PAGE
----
- Your shopping cart is empty!
As with other hobbies, fish keeping features a learning curve beginners have to deal with, and they’re bound to make mistakes when they get started. The aquarium hobby not only involves purchasing high-quality fish tank supplies, but also establishing an enclosed ecosystem in places where fish and invertebrate species wouldn’t normally live in. Fish keepers get to learn about biochemistry, marine biology, and aquatic habitats, but they can also make mistakes along the way. For this reason, it’s recommended that they start off with tropical species known for their hardiness and resiliency.
The most ideal situation would be a planted tank that has been gradually established over a few weeks, but even if you’re setting up with bottled bacteria in a few days, you’ll want to start off with hardy species that will be able to survive sudden water condition changes in case ammonia levels start rising. The fish listed below are perfect for new aquariums that are in the process of becoming established but still need bacterial bloom to complete the nitrogen cycle.
Many aquarists agree that Xiphophorus hellerii, a fish native to the Americas, is probably the hardiest species you can stock a tank with. In fact, they’re the most commonly acquired species because they guarantee adequate bacterial bloom and will survive sudden water temperature changes. There are many swordtail variants to choose from, and they can live in 10-gallon tanks as long as you only keep a couple of them.
2. Neon Tetras
Neon tetras are small, colorful, and friendly. A school of about 10 neon tetras is a wonderful way to start an aquarium. This species will thrive in planted tanks.
3. Zebra Danios
Similar to neon tetras, danios are peaceful schooling fish, and they only grow to no more than three inches. If you start out with a 10-gallon tank, you can keep a school of 10 zebra danios without having to worry too much about their health.
American cichlids are hardier and less aggressive than their African counterparts, which is why Oscars are recommended for beginner aquarists as long as they have at least a 30-gallon tank. But just remember any fish that can fit in the mouth of another would be off limits as a tankmate.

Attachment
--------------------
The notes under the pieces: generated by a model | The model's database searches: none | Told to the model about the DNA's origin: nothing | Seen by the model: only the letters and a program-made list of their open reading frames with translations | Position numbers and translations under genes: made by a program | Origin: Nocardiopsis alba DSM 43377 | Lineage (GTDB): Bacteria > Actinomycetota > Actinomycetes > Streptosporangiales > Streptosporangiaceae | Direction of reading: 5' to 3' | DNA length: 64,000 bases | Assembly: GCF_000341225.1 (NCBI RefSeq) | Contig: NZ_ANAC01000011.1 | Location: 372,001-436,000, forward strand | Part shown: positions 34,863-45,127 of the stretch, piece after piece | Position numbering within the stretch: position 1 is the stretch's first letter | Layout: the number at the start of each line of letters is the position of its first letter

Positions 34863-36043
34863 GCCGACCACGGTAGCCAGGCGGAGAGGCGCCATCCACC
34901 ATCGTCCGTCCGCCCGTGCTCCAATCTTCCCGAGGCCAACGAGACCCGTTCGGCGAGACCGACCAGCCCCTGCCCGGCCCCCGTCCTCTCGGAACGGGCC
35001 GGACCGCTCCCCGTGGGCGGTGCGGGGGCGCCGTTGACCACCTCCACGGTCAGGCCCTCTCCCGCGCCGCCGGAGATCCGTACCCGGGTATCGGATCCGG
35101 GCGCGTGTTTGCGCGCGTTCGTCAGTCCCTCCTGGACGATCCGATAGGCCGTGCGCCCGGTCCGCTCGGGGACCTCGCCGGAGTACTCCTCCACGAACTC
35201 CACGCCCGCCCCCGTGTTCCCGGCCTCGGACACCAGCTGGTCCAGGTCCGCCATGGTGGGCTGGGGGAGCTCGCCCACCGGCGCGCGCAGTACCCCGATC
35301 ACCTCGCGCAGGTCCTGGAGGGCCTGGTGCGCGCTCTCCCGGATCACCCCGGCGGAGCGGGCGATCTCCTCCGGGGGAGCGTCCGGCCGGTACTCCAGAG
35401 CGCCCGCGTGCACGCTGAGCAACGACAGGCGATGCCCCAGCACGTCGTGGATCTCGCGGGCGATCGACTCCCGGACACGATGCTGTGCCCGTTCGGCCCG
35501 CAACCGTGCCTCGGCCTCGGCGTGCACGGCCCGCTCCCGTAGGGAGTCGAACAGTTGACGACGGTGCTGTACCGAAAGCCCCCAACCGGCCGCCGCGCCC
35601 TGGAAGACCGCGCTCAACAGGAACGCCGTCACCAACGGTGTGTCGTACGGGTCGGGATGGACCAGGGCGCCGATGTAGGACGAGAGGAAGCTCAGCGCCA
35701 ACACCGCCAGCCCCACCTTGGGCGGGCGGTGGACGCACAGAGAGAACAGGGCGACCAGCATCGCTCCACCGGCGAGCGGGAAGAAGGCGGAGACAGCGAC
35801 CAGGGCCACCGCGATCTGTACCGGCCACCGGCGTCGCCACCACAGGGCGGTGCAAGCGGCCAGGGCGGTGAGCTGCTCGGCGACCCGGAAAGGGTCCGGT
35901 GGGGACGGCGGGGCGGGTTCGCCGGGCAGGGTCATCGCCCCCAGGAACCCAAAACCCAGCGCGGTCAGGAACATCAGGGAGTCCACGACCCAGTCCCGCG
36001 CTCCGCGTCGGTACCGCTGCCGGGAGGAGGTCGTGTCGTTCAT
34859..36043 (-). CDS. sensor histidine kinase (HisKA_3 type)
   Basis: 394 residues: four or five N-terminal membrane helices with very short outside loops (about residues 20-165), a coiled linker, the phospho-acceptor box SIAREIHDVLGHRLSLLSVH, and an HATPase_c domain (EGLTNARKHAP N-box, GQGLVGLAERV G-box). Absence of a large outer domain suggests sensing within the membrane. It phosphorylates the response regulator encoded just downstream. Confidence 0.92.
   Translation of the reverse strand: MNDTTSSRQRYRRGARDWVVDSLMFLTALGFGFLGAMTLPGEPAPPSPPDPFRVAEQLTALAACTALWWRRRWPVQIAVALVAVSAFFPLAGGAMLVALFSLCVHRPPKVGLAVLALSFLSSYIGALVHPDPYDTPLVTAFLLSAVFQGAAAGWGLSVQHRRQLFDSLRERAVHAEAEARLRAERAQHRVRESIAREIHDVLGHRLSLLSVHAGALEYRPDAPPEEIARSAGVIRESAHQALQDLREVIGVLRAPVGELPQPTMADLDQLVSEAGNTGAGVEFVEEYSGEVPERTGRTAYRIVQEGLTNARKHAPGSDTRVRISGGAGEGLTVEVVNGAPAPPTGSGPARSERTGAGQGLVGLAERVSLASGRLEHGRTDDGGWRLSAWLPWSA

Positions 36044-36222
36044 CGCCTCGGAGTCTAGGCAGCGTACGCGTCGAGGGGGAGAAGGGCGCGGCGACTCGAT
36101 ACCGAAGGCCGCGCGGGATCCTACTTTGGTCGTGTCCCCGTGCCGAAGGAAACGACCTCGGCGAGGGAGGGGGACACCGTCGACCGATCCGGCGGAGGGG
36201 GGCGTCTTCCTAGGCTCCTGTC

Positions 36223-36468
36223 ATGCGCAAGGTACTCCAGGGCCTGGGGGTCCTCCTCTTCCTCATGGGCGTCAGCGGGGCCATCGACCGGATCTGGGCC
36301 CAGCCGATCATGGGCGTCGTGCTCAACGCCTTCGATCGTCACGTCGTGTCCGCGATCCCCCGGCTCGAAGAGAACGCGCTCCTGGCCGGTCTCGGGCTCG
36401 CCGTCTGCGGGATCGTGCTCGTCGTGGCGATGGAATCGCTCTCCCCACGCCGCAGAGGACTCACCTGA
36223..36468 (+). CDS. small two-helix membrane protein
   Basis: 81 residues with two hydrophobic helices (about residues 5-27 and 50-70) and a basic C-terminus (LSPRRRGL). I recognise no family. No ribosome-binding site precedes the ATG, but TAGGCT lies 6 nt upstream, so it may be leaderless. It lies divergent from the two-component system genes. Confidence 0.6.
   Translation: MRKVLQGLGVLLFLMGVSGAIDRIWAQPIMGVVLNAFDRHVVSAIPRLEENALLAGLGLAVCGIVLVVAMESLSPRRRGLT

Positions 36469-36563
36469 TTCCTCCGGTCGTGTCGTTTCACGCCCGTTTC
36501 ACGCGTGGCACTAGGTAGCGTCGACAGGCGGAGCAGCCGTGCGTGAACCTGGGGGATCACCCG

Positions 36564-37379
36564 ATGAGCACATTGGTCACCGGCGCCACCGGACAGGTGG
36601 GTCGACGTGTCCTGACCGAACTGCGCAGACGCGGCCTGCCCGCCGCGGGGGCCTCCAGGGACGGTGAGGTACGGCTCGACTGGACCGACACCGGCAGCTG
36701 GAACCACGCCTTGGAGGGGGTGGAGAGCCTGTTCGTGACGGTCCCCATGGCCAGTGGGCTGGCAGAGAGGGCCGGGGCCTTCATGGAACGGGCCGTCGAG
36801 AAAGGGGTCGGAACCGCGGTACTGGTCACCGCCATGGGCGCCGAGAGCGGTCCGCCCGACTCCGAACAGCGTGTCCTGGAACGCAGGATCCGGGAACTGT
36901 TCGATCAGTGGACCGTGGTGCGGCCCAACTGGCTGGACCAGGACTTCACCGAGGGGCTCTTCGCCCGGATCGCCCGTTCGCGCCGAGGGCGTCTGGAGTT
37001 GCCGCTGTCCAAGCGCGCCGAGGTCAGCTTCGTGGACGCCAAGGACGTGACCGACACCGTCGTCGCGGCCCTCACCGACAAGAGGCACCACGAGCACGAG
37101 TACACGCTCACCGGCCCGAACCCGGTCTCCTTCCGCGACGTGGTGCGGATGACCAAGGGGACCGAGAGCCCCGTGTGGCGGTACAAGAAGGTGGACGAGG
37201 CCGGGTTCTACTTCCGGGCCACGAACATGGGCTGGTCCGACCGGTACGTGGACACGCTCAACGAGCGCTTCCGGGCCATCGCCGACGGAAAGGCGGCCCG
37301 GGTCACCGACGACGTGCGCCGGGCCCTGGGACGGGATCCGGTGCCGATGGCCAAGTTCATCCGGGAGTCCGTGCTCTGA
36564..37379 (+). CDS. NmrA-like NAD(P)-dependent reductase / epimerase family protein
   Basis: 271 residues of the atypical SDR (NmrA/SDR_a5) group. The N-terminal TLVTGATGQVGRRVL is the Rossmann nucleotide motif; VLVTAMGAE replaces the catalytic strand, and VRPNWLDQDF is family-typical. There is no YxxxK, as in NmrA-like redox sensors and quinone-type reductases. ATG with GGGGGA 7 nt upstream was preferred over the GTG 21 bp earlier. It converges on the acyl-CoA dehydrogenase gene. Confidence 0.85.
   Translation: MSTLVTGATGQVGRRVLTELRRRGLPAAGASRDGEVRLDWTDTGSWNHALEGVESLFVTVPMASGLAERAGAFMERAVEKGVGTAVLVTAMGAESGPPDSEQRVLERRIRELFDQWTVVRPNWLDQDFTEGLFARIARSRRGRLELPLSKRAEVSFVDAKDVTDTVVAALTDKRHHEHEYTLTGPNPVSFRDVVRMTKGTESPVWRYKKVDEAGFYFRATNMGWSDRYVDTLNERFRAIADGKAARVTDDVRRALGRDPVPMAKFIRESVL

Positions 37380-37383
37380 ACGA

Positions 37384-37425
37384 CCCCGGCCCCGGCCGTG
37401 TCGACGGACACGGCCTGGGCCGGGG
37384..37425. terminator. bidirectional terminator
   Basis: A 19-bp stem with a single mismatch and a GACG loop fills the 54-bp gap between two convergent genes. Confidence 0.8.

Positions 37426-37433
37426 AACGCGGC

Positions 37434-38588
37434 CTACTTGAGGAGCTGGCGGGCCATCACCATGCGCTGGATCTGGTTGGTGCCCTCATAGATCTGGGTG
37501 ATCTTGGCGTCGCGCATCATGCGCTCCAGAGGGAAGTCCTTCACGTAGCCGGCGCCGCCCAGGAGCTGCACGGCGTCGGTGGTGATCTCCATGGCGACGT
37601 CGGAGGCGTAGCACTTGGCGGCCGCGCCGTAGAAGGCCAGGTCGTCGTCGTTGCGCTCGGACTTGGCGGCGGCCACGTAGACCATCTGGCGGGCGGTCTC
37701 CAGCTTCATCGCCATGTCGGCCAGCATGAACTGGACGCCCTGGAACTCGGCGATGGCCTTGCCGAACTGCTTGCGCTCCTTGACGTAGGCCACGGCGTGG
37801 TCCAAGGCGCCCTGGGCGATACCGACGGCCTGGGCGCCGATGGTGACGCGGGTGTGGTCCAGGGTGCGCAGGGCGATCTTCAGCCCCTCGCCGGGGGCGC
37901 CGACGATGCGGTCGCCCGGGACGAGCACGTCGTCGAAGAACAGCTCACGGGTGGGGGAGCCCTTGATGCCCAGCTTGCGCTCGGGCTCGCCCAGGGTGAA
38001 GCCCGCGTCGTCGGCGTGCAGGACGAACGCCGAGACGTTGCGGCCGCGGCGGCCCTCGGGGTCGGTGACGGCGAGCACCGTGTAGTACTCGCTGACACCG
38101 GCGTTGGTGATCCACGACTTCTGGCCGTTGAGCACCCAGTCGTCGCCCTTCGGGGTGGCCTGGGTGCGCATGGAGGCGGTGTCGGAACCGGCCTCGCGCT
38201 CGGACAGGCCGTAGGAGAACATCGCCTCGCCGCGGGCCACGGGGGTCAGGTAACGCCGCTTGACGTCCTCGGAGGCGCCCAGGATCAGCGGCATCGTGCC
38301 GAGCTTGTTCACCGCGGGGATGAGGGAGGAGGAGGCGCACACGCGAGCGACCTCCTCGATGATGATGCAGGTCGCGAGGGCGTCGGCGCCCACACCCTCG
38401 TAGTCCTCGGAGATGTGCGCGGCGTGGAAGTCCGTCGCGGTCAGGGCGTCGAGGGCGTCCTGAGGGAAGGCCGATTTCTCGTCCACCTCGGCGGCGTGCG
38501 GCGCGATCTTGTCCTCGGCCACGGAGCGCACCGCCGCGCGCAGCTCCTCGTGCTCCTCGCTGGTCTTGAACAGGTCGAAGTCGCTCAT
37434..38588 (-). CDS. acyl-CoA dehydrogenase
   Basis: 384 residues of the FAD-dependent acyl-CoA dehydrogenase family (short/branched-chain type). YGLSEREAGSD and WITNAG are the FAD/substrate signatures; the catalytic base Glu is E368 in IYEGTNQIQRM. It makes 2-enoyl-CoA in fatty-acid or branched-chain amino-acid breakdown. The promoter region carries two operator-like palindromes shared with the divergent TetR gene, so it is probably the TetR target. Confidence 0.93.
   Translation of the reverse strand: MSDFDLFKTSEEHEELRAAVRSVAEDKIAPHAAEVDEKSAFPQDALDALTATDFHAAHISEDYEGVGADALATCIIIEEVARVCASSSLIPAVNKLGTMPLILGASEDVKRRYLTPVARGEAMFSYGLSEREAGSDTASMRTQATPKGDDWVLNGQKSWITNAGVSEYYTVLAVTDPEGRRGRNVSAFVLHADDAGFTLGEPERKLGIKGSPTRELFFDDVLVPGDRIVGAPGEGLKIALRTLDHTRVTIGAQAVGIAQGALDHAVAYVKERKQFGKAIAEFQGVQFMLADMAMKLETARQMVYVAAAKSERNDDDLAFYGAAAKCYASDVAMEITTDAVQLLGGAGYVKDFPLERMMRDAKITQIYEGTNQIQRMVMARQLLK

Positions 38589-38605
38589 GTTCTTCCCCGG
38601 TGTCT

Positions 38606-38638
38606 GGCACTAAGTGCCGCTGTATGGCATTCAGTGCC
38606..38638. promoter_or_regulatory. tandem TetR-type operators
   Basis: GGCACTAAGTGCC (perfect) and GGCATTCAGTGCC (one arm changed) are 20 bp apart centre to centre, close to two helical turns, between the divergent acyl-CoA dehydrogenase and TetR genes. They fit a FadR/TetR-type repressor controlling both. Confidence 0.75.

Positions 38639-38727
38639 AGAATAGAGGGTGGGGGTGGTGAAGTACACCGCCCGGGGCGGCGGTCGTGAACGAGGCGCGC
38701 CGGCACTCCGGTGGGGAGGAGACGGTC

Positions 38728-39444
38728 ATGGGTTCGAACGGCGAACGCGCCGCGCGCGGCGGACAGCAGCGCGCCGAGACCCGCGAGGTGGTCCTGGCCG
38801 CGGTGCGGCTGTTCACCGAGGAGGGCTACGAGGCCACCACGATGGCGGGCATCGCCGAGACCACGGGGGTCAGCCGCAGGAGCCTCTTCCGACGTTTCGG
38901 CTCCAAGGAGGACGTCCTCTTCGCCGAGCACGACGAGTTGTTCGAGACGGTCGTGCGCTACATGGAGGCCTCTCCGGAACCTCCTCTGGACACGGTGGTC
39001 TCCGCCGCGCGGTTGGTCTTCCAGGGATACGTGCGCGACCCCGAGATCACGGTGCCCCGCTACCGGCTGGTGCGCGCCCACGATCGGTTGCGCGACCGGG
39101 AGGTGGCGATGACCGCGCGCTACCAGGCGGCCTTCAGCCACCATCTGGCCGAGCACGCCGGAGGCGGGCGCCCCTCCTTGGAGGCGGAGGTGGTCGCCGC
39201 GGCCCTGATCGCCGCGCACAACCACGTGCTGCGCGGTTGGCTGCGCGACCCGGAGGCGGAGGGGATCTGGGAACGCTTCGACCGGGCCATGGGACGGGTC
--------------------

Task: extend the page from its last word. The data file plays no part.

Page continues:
5. Red Tail Sharks
These fish are closely related to rainbow sharks, but only their tails are colored. Red tail sharks are hardier than their rainbow cousins, but they’re also more territorial, which means they’ll become aggressive when sharing a tank with red tails or most other fish their size or smaller. Since this fish can grow to six inches, you’ll want to keep it in a tank that can hold at least 20 gallons of water, and don’t get more than one.
Most tropical aquarium species related to catfish are very hardy, but they can be a bit picky with regard to the substrate. A combination of smooth pebbles and sand is perfect for Corydoras, and they’ll get along with nearly all other species.
This is another catfish-like species that looks like it hasn’t changed much since prehistoric times. Similar to Corydoras, this species is a bottom dweller that needs sinking pellets for catfish and occasional live food. The Plecostomus can grow larger than seven inches, which means it should be kept in a 30-gallon tank at the least.
Before you start purchasing fish for your new aquarium, make sure you have all of the necessary supplies on hand to ensure your tank’s inhabitants will remain healthy and happy for many years to come. Whether you need a dosing pump, filtration, heaters or coolers, beneficial bacteria, or any other supply, you can find what you’re looking for at Aquatic Warehouse. Buy what you need from our website, come visit us in person at our store in Kearny Mesa, or give us a call at 858-467-9297 if you have any questions.